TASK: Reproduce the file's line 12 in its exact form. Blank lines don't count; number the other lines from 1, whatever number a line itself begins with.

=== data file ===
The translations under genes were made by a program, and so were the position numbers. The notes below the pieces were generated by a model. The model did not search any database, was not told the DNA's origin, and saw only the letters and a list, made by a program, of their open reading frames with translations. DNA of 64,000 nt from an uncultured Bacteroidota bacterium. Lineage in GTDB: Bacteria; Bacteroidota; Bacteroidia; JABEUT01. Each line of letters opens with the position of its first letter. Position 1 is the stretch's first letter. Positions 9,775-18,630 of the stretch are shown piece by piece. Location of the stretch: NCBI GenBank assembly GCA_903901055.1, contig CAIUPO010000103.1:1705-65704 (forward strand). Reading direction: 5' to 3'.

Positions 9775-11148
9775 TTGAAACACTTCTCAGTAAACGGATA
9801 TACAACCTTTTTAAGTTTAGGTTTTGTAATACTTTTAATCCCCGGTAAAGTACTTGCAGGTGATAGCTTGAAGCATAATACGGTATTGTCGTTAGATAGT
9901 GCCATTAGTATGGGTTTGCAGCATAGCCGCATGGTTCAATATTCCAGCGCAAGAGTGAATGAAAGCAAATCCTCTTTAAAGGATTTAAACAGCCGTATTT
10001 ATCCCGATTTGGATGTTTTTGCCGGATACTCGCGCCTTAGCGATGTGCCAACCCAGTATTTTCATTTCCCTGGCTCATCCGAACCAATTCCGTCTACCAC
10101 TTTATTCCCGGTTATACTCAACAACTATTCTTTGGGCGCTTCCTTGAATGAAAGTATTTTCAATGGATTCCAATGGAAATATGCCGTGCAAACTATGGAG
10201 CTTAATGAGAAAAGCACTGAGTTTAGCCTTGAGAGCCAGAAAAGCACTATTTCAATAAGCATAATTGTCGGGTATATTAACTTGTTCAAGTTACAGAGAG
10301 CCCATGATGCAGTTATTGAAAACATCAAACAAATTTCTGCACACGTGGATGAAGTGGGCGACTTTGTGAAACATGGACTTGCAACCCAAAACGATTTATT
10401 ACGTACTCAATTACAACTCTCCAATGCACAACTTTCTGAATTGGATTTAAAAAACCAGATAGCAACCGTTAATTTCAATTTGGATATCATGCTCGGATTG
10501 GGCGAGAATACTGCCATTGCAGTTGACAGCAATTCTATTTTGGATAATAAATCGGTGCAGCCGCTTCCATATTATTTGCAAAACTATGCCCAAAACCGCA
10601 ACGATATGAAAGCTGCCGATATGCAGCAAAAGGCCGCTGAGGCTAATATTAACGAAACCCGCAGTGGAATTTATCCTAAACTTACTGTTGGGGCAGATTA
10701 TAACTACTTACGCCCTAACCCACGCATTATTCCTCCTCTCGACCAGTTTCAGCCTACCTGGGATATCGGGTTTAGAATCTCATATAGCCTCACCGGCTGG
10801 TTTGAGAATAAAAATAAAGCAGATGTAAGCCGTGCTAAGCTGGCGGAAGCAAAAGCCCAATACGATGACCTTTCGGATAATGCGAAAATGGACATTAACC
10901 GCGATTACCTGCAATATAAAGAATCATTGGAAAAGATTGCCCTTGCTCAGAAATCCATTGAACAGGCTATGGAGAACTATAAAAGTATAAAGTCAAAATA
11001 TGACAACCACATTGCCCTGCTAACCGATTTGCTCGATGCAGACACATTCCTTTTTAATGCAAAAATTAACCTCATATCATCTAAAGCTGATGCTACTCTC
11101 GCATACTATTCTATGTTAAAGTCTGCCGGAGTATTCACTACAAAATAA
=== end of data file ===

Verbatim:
10601 ACGATATGAAAGCTGCCGATATGCAGCAAAAGGCCGCTGAGGCTAATATTAACGAAACCCGCAGTGGAATTTATCCTAAACTTACTGTTGGGGCAGATTA